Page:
They say styles make fights in Mixed Martial Arts. I like to think that stories make fights, too. Last night, Dan Henderson and Mauricio “Shogun” Rua engaged in a rematch from their 2011 War of Attrition, which is considered one of the greatest fights of all time. This time, instead of a wild brawl, we were treated to a tactical affair that produced a different type of excitement that kept fans on the edge of their seat.
Besides the result, everything was in reverse. It was Shogun who had home-field advantage and was coming off an impressive knockout win. He found his range early and controlled where the fight took place, all while taking advantage of Dan Henderson’s biggest weakness. His infatuation with the overhand right.
We assumed Henderson learned from his three consecutive losses and would throw combinations to set up his dreaded H-Bomb. He didn’t, and Shogun saw it coming a mile away and mixed it up with low kicks until he put Henderson down in the first round with a right and left and landed four more on the ground before time expired.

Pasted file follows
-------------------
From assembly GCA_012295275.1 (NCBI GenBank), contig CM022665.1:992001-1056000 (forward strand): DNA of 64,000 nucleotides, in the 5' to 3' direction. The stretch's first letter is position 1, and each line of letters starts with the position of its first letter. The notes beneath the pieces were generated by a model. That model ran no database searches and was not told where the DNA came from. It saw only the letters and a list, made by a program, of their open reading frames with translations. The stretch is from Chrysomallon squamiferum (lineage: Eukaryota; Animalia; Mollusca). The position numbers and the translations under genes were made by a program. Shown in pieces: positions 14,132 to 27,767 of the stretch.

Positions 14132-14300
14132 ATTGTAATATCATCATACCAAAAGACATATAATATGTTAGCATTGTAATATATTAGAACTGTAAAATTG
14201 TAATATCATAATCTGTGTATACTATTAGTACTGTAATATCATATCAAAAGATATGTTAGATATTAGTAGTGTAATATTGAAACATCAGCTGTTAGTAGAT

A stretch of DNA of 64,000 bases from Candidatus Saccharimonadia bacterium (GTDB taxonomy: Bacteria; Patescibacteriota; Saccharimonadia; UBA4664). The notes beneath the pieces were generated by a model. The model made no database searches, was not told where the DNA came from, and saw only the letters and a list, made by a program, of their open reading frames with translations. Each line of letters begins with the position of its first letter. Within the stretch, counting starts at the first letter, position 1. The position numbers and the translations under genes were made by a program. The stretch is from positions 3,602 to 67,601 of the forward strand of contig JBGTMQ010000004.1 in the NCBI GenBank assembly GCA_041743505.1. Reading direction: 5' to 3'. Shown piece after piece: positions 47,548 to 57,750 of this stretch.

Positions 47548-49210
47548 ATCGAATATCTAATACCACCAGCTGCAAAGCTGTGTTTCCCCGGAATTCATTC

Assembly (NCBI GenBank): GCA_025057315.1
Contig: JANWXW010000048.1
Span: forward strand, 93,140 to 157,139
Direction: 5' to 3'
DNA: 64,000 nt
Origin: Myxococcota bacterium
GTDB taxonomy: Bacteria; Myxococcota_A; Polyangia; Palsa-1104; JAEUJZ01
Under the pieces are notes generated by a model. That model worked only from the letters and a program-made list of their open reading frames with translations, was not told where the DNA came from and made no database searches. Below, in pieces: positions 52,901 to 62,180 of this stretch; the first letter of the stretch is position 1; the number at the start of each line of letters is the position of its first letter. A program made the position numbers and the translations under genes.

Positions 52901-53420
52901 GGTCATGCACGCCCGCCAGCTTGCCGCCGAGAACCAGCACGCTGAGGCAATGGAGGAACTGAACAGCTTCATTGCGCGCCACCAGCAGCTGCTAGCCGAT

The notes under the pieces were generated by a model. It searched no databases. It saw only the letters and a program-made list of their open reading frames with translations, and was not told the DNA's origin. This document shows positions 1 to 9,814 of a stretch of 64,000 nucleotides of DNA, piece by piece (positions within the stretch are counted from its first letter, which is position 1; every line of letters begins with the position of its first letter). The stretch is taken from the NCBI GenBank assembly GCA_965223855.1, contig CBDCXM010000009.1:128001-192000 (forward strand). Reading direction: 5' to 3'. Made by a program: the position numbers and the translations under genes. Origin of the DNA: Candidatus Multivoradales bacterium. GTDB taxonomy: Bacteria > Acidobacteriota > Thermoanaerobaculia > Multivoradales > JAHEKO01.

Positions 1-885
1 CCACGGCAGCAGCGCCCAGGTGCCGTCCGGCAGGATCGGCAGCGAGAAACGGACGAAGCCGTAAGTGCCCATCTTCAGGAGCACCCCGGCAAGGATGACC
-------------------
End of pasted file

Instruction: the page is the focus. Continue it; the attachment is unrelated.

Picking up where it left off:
Henderson was saved by the bell and glossy-eyed as he rose to his feet. Coming out for the second round, he didn’t look any better. Rua worked him over with more low kicks, which made Henderson’s only takedown attempt a futile gesture.
The former Olympian was tired and easy pickings for an uppercut that put him down hard for the second time in the bout. Rua controlled Henderson on the ground and picked him apart with jabs to end the second frame. Henderson rose to his feet and went to his corner with the same dazed look he had the round before.
Personally, I thought he was done.
Herb Dean signaled for the third round to commence, and it looked as if Henderson had some semblance of a second wind. Still, it was the same old song and dance as he kept missing with that right. Shogun picked away at him with the jabs and leg kicks. Henderson shoots in for another desperation takedown, Shogun stuffs it but gets dropped by a blood-splattering right hand to the nose. Henderson went in for the kill and pounded on Shogun until Dean stepped in to stop the fight. Henderson rose to a shocking comeback victory while Shogun fell in defeat to a badly broken nose.
I’d be remiss if I didn’t mention the stigma that will always surround Dan Henderson to a certain extent. He is the last fighter that will ever be granted a TRT exemption by the Brazilian commission as they’ve banned all exemptions going forward. Still, no matter how old he gets or how much speed and explosiveness he loses, Dan Henderson will always be one punch away from victory with a lucky rabbit’s foot of an overhand right.